Sacred and revered by local First Nations, Spotted Lake is a natural wonder | iNFOnews | Thompson-Okanagan's News Source

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Sacred and revered by local First Nations, Spotted Lake is a natural wonder

Spotted Lake is a cultural and spiritual place revered by First Nations peoples for centuries.
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It’s a small lake with a big reputation for its uniqueness.

Spotted Lake, located in the Richter Pass west of Osoyoos, is considered a sacred mineral lake by the Okanagan Nation and has been considered a revered place for healing for centuries by some First Nations.

Spotted Lake is a unique natural formation, a lake rich in minerals including calcium, sodium sulphates and magnesium sulphate.

According to information supplied by the British Columbia visitor centre, the spots form on the lake in the summer when evaporation concentrates the minerals.

The concentrated minerals form visible spots that shift in size and colour as the concentrations change with blue, green or yellow hues.

A 51 acre plot of land surrounding the lake was returned to local First Nations in 2001, and is now part of Osoyoos Indian Band. Native beliefs are that each different circle holds its own unique medicinal and healing properties.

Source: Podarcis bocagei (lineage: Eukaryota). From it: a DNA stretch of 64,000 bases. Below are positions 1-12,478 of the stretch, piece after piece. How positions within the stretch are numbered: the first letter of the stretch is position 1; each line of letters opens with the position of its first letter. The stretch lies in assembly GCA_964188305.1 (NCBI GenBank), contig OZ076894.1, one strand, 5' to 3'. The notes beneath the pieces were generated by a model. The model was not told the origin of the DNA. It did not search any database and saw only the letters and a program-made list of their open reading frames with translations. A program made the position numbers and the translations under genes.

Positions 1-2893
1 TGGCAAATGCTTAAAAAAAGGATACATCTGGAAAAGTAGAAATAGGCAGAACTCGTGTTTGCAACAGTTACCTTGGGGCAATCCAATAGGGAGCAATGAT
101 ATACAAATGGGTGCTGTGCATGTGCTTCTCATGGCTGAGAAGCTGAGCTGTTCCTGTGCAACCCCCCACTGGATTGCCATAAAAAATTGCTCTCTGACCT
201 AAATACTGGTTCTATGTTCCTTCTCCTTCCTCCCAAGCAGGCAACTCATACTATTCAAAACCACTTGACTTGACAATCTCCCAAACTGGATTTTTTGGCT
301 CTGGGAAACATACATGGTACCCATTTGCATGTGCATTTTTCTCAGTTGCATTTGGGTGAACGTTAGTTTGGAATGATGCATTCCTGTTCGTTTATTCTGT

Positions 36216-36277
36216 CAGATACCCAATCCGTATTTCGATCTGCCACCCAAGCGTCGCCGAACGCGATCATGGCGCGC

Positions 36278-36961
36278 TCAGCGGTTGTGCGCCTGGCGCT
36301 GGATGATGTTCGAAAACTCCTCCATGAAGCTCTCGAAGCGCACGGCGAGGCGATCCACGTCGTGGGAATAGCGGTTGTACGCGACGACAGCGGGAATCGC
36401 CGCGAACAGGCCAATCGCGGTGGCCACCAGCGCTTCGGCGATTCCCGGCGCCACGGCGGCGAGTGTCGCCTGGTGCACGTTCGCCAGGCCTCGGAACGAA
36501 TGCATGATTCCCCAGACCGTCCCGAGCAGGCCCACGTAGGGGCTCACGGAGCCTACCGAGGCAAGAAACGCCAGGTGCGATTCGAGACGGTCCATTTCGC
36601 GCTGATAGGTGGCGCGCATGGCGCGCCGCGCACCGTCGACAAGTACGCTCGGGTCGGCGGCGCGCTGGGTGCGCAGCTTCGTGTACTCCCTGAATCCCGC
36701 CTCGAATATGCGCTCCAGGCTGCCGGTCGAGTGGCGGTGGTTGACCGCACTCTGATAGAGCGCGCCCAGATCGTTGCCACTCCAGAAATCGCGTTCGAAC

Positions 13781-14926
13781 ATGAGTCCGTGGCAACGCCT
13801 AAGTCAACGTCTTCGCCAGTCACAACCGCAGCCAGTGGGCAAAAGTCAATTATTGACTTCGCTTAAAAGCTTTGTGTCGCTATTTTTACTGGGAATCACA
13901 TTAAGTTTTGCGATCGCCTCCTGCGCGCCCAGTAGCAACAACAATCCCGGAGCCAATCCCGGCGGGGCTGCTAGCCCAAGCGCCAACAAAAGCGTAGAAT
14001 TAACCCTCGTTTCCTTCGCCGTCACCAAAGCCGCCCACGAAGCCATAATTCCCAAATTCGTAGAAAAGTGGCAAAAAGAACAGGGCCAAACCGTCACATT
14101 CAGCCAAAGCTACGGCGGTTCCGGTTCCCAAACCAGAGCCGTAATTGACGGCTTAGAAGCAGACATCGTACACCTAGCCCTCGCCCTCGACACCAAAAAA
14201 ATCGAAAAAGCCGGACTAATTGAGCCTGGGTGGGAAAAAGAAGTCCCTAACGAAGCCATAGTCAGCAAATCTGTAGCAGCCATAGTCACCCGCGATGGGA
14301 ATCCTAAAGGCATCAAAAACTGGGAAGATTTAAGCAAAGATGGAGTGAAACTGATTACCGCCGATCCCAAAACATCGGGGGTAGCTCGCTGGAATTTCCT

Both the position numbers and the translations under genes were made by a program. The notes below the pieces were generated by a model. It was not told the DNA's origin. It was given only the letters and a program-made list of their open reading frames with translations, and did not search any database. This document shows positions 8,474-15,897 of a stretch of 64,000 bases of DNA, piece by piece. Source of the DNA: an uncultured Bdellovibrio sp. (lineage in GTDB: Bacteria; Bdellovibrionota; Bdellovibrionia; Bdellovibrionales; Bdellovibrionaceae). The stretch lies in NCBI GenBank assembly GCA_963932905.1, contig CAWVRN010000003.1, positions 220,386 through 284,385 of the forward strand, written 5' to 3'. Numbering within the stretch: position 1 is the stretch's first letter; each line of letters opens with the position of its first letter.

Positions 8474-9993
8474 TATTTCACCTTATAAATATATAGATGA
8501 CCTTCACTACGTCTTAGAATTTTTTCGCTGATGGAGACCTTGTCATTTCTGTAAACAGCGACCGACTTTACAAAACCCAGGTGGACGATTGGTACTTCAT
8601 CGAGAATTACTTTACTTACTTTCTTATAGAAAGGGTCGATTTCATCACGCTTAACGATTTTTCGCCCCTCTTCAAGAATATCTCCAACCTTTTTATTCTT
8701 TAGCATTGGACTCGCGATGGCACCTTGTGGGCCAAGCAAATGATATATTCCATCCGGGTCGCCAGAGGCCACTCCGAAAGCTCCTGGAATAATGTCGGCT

Known as “klilxw", Okanagan elders and chiefs met in 1979 and put together a statement of Okanagan tribal chiefs that reflected native thoughts and feelings about the lake, the Okanagan Nation Alliance says on its web page.

Ceremonial cairns too numerous to count were erected around the lake, signifying the many healing visits made by natives. Many have sunken into the soil, leaving only the tops visible. The chiefs also noted ancestral stories of cures the lake has provided both physically and spiritually through the ages.

More recent history involves Chinese labourers who extracted a ton of mineral a day from the lake during a period of time in World War 1. The minerals were shipped to Eastern Canada to make ammunition.

The best season to see the lake’s unique spots is in summer,  as the water begins to evaporate and leave briny pools behind.

Access to Spotted Lake, which is just off Highway 3, is monitored by the Okanagan Nation Alliance. Permission should be sought by contacting the Okanagan Nation Alliance before visiting the lake.

—This story was originally published in July 2019

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